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This article was published 28/10/2013 (1036 days ago), so information in it may no longer be current.
THERE'S a new girl in town.
An orphaned polar bear cub from Churchill, a 38-kilogram female about 11 months old, has been transferred to Assiniboine Park Zoo. She will be the first female resident and the first orphaned cub at the International Polar Bear Conservation Centre.
The little cub was found wandering on her own, with no sign of her mother, late last week by natural resources officers near the Churchill airport.
The zoo provided photos and a terrific video of the young bear his morning, however, she will not be on exhibit for about a month.
Don Peterkin, chief operations officer for the Assiniboine Park Conservancy, said bringing the cub to the IPBCC is saving her life.
"The IPBCC was built for orphaned cubs. We recognized that there would be other needs but we all have a soft spot for an 11-month-old cub who has lost Mom and has no chance of survival in the wild at all. She's just too young to ever hope to survive on her own," Peterkin said, noting polar bear cubs normally stay with their mothers for two years.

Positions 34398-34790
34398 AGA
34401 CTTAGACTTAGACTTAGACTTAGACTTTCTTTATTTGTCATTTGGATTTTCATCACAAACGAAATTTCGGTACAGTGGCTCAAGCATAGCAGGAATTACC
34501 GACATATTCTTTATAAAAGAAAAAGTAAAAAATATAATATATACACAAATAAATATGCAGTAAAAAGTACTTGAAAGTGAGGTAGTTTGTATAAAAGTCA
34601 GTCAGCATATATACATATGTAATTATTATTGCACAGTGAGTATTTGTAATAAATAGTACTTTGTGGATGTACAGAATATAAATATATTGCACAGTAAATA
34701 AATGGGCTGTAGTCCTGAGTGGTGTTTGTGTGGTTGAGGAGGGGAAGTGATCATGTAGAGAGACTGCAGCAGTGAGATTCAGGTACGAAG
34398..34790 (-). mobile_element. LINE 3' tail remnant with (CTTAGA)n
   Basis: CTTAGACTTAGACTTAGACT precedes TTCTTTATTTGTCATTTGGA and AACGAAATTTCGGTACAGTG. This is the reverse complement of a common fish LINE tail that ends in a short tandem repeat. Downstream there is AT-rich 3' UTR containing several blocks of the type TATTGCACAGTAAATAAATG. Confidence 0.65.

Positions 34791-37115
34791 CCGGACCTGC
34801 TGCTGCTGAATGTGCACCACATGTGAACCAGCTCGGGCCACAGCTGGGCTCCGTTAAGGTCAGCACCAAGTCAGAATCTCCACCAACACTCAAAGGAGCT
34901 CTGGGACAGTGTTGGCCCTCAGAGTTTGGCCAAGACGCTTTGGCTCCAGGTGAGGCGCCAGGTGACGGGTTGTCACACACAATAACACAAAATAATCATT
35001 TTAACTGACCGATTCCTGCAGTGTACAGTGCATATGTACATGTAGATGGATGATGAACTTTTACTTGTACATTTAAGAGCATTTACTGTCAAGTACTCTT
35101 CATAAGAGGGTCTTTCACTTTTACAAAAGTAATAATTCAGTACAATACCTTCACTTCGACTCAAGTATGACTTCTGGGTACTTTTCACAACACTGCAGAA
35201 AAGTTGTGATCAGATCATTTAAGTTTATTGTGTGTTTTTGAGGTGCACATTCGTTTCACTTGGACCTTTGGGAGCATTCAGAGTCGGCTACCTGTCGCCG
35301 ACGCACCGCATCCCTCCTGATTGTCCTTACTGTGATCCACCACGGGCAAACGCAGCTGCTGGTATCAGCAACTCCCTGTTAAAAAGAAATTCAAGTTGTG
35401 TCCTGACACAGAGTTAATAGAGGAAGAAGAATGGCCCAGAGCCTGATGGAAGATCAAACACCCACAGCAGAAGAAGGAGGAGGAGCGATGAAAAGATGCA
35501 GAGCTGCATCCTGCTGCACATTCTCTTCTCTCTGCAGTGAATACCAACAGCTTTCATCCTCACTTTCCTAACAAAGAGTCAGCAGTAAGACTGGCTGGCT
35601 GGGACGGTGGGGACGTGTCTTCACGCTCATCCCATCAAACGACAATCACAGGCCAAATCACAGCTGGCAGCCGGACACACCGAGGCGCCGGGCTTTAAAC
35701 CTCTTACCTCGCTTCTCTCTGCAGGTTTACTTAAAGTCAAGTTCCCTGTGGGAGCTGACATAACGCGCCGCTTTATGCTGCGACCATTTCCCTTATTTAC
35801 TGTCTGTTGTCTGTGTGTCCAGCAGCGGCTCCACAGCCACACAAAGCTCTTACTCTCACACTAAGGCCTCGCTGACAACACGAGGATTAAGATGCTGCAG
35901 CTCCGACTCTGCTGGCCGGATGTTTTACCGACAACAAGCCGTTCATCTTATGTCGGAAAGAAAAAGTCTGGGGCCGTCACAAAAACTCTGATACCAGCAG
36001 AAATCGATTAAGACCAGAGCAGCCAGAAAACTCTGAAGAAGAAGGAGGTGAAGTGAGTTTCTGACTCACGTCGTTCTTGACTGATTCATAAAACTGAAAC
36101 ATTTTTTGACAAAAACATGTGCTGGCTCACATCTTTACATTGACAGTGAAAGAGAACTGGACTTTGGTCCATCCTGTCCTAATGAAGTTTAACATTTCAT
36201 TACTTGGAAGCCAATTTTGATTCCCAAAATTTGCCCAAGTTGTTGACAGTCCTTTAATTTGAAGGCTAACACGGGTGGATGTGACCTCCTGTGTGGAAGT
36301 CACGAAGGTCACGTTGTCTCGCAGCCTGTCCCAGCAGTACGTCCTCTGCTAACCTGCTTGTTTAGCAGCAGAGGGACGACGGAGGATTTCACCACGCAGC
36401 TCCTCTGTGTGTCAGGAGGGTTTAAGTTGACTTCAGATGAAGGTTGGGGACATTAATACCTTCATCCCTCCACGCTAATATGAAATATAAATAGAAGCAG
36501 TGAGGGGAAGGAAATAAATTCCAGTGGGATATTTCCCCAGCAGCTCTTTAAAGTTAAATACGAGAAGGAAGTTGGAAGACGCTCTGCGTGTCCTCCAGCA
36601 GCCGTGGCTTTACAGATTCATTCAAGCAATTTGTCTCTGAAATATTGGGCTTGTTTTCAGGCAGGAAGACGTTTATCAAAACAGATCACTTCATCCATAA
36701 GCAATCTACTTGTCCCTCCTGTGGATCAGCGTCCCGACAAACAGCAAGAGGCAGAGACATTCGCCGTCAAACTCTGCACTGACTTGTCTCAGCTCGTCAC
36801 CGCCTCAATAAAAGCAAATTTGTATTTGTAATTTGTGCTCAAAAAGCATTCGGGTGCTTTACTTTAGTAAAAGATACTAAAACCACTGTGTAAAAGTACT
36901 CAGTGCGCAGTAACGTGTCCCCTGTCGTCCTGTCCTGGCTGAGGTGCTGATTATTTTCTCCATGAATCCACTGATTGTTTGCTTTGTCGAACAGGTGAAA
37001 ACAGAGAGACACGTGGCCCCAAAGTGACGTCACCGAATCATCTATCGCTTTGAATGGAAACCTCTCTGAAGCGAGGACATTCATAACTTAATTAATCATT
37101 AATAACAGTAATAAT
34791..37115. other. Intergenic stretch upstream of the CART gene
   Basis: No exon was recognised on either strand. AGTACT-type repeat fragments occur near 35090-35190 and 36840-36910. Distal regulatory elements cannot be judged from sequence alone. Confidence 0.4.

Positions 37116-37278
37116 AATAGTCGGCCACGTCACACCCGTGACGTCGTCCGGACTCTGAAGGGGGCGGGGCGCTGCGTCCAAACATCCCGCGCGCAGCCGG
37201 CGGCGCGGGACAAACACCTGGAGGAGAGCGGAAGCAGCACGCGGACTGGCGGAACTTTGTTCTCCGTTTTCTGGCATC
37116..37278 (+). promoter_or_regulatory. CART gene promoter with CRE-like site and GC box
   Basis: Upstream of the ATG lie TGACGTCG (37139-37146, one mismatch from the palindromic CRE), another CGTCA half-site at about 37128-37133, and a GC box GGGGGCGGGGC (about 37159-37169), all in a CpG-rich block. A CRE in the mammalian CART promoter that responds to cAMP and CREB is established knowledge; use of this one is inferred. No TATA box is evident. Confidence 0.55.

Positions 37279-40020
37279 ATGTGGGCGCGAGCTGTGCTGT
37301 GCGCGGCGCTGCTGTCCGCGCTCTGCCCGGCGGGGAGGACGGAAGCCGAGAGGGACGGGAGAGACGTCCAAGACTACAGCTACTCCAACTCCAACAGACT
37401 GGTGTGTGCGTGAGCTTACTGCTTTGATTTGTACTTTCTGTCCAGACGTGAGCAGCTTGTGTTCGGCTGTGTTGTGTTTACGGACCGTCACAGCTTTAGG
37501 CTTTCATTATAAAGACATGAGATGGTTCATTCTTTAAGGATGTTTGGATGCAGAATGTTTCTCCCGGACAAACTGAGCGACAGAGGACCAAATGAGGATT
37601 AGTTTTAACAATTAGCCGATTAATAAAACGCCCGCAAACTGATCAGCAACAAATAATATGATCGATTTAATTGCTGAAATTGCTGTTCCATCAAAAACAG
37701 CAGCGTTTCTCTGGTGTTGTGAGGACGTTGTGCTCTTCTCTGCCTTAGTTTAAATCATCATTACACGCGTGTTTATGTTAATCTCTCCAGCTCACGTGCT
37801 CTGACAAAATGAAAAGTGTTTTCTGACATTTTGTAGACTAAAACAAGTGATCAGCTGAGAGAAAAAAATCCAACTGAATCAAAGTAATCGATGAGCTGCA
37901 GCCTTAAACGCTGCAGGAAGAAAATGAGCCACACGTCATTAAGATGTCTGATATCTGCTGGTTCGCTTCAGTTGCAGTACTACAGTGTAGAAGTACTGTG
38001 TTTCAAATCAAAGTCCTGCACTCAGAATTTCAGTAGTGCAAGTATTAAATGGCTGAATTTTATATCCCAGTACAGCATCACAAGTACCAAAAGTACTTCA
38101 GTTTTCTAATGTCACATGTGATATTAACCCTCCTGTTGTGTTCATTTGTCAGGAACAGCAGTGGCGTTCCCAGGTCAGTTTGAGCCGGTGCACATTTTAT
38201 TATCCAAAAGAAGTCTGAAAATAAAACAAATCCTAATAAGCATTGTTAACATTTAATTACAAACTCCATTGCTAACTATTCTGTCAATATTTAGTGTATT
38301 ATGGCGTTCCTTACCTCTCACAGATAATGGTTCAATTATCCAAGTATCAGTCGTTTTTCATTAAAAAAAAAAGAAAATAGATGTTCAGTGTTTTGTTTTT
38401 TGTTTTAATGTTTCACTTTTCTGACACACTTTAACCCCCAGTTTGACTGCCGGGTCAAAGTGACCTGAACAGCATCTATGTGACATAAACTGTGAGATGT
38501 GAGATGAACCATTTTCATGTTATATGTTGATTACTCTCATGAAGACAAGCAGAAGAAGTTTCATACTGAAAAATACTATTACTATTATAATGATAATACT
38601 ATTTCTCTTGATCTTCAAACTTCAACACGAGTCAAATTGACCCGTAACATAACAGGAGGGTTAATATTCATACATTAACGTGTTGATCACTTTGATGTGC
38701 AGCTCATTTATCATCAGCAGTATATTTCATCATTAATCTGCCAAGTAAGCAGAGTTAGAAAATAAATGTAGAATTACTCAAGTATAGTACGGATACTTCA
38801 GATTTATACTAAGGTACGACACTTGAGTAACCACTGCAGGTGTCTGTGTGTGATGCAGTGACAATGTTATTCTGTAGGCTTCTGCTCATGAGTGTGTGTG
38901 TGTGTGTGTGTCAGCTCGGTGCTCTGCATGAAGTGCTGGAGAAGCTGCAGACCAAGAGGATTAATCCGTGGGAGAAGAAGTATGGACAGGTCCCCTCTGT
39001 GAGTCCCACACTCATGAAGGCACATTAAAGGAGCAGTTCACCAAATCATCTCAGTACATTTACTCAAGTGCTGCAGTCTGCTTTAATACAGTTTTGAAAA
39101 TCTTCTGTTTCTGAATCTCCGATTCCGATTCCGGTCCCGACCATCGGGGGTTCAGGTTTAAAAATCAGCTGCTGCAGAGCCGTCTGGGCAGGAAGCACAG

"It's one of those feel-good stories that we can save her. It's a shame that you have an animal like this that you have to take from the wild, but with no chance of survival, it's the only thing that makes sense."
Dr. Brian Joseph, the zoo's director of zoological operations, and Dr. Chris Enright, head of the zoo's veterinary services, had travelled to Churchill and flew back to Winnipeg with the cub on Monday night.
Already residing at the polar bear facility are two male bears -- the 257-kilogram Hudson and the 128-kg, yet-to-be-named polar bear who arrived at the facility Oct. 9, also from Churchill. That bear had bitten a man in town, but was relocated rather than euthanized.
"At this time, we'll have three bears in three enclosures," Peterkin said.
"She'll have to go through the (standard, 30-day) quarantine like everyone else, any time we bring an animal in.
"You want to make sure you're not bringing any diseases or parasites or anything that could spread in the zoo population."
When the new male bear has completed his time in its quarantine period, zoo staff are hoping to introduce the two male bears in the weeks following, with the goal of having them share an enclosure and keep each other company.
The zoo could add a fourth polar bear as well. Officials from the Winnipeg zoo will head to Argentina on Sunday to determine if a polar bear at the Mendoza Zoo is healthy enough to be transferred here.
The zoo's Journey to Churchill exhibit is under contruction and expected to open in the summer of 2014.